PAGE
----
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The Importance of Counting 2.5um Particles in Hospital Operating Rooms

May 08, 2019

Nosocomial infections (also known as Hospital-Acquired Infections, Healthcare-Associated Infections, or HAIs) can result in otherwise avoidable extended hospital stays, readmittance, follow-up treatments, and even death. HAIs can often spread via airborne transmission, which emphasizes the need for proper room pressurization to contain hazardous particles. Operating rooms (ORs) are Critical Environments - Particle Size Chartan area where patients are especially at risk for contracting infections. 2.5µm particles are an important leading indicator of the potential presence of contaminants that could put the patient at risk. The best opportunity to manage the risk of infections is by limiting 2.5µm particles in a space.


ANSI/ASHRAE/ASHE Standard 170-2017 provides guidance for HVAC in healthcare facilities including hospitals, especially regarding HEPA filters and air changes per hour (ACH). A sufficient air change rate with a clean, filtered air supply minimizes the presence of hazardous or infectious microbial in the space.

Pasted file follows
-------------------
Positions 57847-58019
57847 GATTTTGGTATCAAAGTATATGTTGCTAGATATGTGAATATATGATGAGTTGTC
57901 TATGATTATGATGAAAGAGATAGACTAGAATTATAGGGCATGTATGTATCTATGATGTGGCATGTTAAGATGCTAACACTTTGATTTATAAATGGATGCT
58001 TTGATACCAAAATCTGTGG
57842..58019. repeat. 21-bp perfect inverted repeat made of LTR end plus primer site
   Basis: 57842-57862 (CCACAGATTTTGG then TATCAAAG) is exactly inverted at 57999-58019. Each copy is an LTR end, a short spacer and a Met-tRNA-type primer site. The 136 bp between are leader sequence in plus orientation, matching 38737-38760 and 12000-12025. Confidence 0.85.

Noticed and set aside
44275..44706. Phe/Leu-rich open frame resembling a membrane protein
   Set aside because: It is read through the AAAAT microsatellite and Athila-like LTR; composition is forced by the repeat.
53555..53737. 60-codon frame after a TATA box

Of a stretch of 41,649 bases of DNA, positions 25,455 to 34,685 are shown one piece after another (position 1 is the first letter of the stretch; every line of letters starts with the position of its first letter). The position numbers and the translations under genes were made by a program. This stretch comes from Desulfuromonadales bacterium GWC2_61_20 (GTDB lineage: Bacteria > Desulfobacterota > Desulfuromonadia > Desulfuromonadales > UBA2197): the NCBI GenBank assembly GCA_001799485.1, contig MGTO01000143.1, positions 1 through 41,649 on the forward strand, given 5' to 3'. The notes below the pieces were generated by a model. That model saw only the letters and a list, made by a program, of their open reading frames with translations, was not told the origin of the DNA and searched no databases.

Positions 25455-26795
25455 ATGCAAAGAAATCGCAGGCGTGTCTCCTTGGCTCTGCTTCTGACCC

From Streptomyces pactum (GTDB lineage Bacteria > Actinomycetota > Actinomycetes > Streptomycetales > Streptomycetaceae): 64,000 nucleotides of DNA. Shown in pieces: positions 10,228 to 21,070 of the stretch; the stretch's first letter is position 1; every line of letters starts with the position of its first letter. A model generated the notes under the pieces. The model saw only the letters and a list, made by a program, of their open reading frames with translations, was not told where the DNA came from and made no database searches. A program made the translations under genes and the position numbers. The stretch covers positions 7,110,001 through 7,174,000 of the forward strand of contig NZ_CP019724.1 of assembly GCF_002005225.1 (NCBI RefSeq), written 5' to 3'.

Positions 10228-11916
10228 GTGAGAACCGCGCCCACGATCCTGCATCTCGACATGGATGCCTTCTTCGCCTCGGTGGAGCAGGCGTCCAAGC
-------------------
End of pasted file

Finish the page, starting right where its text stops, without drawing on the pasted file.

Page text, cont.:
When creating a safe environment for patients in a critical space like an OR, particle counting is crucial for maintaining a high level of protection. Measuring particle levels allows for detection of leaks or cracks and prevents an OR and patient health from being severely compromised. Elevated particle counts can be an indicator of the presence of microbials in real time wContinuous airborn particle counting - email header - AQM7000ithout the multiple-day processing time of a traditional microbial air sampler. Continuous particle monitoring is essential for maintaining a critical environment. Setra's SPC5000 wall-mounted particle counter is well suited to provide real-time monitoring of particulate counts in a critical environment.

Topics: Critical Environments, Particle Counting